Crossroads Asia

Tajikistan’s Attack on Lawyers

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Crossroads Asia

Tajikistan’s Attack on Lawyers

Dushanbe’s campaign against human rights lawyers has not gone unnoticed.

Tajikistan’s Attack on Lawyers
Credit: Eagle and Tajikistan flag via Nikita Maykov /

Buzurgmehr Yorov’s crime is his profession. The well-known human rights lawyer took on the case of the 17 Islamic Renaissance Party (IRPT) leaders facing extremism charges last fall and shortly thereafter was arrested on fraud charges. According to Human Rights Watch, Yorov is one of five lawyers who have been arrested since 2014 in Tajikistan; others have been threatened by the government because of their work.

Just as Tajikistan has systematically moved to crush political opposition and silence media, the government has pursued charges against lawyers defending those accused of crimes by the state.

Steve Swerdlow, a Central Asia researcher for Human Rights Watch, categorized this campaign as “a feature of encroaching authoritarianism” across the region.

Human Rights Watch and the Norwegian Helsinki Committee have called on the government of Tajikistan to immediately release four detained human rights lawyers and the two sons of another lawyer. The two groups say the men have all been detained on politically motivated charges and targeted because of their client lists or their family relations. The human rights organizations are hopeful that these cases and others will be raised by countries participating in the May 6 review of Tajikistan’s human rights record by the UN Human Rights Council in Geneva.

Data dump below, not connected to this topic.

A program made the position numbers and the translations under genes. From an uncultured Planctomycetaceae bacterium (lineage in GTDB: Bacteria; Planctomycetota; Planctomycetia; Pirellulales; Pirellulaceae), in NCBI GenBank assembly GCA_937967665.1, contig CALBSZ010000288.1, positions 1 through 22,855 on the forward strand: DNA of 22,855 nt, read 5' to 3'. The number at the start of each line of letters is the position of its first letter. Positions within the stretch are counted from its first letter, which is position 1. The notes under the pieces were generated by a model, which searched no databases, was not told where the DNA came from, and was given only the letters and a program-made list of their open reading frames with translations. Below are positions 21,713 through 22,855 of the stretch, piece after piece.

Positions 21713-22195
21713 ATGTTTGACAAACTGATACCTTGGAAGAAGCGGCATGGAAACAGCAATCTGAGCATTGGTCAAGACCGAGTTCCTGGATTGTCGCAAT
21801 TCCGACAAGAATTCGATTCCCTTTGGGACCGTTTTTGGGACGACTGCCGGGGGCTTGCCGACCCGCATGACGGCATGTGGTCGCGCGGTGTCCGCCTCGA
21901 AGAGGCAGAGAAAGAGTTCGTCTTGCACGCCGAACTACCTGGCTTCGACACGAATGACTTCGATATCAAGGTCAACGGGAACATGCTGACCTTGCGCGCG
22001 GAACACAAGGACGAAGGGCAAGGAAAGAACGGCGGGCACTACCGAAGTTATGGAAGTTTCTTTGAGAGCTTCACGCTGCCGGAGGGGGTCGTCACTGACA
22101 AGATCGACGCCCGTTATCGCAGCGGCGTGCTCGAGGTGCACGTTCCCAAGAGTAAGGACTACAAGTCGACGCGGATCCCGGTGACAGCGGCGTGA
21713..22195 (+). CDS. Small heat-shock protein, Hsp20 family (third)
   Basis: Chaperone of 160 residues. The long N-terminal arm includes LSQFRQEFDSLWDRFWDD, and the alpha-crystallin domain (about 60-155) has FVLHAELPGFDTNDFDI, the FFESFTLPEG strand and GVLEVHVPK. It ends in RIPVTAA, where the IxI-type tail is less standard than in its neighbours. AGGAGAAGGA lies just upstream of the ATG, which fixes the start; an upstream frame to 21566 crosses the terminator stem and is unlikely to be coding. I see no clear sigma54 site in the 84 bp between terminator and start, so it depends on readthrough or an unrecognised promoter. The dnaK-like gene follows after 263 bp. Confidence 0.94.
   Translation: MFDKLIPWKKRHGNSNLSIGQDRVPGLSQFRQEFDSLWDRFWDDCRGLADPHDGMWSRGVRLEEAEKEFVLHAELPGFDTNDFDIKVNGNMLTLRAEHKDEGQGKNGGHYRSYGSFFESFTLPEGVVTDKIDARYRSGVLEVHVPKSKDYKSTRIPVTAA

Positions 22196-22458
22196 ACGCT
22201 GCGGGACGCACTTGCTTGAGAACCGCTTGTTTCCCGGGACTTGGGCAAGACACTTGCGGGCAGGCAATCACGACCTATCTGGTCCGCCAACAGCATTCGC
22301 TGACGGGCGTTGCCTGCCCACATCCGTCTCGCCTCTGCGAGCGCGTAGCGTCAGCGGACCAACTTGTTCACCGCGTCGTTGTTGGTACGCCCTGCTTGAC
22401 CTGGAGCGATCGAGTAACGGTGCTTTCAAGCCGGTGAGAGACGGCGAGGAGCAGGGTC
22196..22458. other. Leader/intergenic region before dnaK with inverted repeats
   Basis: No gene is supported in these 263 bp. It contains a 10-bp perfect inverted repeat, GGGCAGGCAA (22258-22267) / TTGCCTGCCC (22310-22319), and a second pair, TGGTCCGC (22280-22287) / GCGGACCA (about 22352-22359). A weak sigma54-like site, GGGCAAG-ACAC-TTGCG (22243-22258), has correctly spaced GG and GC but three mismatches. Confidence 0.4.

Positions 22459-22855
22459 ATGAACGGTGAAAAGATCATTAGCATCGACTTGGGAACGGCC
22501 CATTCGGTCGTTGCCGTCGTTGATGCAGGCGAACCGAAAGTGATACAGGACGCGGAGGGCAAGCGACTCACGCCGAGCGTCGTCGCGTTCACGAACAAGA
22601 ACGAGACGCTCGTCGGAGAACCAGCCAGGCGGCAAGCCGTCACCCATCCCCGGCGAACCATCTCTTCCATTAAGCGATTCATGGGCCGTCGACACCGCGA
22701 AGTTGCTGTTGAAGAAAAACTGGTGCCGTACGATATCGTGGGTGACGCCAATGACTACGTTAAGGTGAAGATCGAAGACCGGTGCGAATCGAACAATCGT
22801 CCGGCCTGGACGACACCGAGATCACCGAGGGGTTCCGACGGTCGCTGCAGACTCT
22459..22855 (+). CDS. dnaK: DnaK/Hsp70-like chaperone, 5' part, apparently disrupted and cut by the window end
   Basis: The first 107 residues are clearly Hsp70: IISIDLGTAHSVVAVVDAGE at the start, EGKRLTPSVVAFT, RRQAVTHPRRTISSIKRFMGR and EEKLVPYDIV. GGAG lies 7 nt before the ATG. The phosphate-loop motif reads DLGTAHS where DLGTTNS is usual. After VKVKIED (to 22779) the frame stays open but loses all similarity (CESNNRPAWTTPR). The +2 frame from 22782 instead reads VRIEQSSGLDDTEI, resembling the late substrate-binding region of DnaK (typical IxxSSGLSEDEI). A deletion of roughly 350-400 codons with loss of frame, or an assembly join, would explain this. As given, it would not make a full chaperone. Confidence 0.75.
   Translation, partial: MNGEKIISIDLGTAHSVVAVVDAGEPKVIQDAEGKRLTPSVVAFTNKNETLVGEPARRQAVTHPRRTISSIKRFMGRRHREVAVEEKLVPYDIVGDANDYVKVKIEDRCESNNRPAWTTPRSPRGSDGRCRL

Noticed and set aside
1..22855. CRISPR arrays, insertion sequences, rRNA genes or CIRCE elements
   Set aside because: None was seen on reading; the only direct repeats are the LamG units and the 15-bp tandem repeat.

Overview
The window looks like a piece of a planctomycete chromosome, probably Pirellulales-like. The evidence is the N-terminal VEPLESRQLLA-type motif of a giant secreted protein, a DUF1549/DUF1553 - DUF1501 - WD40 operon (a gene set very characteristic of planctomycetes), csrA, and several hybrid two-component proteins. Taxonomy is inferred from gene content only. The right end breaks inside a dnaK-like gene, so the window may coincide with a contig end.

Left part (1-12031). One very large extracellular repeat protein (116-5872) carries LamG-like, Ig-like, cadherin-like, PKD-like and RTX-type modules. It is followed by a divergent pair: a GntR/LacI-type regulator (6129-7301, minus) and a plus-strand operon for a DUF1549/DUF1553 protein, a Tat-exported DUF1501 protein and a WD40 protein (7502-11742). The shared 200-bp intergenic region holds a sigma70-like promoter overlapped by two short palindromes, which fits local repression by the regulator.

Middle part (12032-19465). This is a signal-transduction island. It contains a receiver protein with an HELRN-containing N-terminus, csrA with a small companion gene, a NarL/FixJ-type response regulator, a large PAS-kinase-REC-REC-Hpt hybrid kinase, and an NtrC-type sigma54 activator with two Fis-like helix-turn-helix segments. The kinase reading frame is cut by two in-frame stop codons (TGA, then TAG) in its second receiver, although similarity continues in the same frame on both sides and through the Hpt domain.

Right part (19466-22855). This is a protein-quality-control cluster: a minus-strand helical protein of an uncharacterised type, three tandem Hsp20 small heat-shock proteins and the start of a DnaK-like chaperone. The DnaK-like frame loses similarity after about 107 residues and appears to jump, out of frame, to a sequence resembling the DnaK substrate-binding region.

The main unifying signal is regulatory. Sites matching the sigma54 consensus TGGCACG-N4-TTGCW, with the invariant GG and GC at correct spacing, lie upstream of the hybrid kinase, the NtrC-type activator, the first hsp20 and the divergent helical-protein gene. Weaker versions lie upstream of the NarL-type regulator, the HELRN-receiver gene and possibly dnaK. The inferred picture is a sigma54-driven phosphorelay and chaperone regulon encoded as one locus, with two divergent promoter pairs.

“There has to be a pushback more from Washington and Europe,” Swerdlow told The Diplomat, citing increased pressure on Azerbaijan leading to the release of some political prisoners as an example of what needs to happen with regard to Tajikistan.

Two of the lawyers cited in the Human Rights Watch report, Shukhrat Kudratov and Fakhriddin Zokirov, defended Zaid Saidov, a businessman and would-be presidential candidate who has been serving a 26-year term since 2013 (plus three additional years tacked on last August). Zokirov was arrested in March 2014 and released in November 2014 after publicly saying he would no longer represent Saidov. He was arrested again in August 2015 and released in November after paying a $2,000 fine.

Kudratov, who had also previously defended Asia-Plus, an independent Tajik news outlet that has faced defamation charges from the government on several occasions, was sentenced to nine years (later reduced to three years and eight months) in January 2015 on fraud charges.

Buzurgmehr Yorov and two of his colleagues–Nuriddin Makhkamov and Dilbar Dodojonova–have been targeted for representing IRPT members. Yorov’s arrest last year coincided with his taking up of the IRPT case.

This campaign has “cut the legs out from under the legal profession,” Swerdlow says, and it “is very much ongoing.” Relatives of IRPT members and lawyers have faced increased pressure from the authorities. In December, when the party’s exiled leader Muhiddin Kabiri spoke via Skype at an event in Washington DC, ten members of his family in Tajikistan were detained–including his 95-year old father.